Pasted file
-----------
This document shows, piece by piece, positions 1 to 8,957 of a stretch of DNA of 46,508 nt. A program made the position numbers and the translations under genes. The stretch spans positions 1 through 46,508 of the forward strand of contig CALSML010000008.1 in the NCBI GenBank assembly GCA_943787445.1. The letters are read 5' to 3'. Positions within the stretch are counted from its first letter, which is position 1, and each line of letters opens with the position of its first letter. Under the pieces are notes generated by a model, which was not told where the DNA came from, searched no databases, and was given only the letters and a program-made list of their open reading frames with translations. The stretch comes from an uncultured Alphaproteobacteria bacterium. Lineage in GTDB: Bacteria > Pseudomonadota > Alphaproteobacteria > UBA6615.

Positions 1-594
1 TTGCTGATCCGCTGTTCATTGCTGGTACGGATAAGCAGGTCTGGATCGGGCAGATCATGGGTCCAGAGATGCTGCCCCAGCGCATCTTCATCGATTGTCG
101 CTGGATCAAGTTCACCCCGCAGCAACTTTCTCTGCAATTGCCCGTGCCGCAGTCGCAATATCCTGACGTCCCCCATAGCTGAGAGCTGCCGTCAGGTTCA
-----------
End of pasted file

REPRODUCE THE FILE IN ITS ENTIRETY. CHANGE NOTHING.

This document shows, piece by piece, positions 1 to 8,957 of a stretch of DNA of 46,508 nt. A program made the position numbers and the translations under genes. The stretch spans positions 1 through 46,508 of the forward strand of contig CALSML010000008.1 in the NCBI GenBank assembly GCA_943787445.1. The letters are read 5' to 3'. Positions within the stretch are counted from its first letter, which is position 1, and each line of letters opens with the position of its first letter. Under the pieces are notes generated by a model, which was not told where the DNA came from, searched no databases, and was given only the letters and a program-made list of their open reading frames with translations. The stretch comes from an uncultured Alphaproteobacteria bacterium. Lineage in GTDB: Bacteria > Pseudomonadota > Alphaproteobacteria > UBA6615.

Positions 1-594
1 TTGCTGATCCGCTGTTCATTGCTGGTACGGATAAGCAGGTCTGGATCGGGCAGATCATGGGTCCAGAGATGCTGCCCCAGCGCATCTTCATCGATTGTCG
101 CTGGATCAAGTTCACCCCGCAGCAACTTTCTCTGCAATTGCCCGTGCCGCAGTCGCAATATCCTGACGTCCCCCATAGCTGAGAGCTGCCGTCAGGTTCA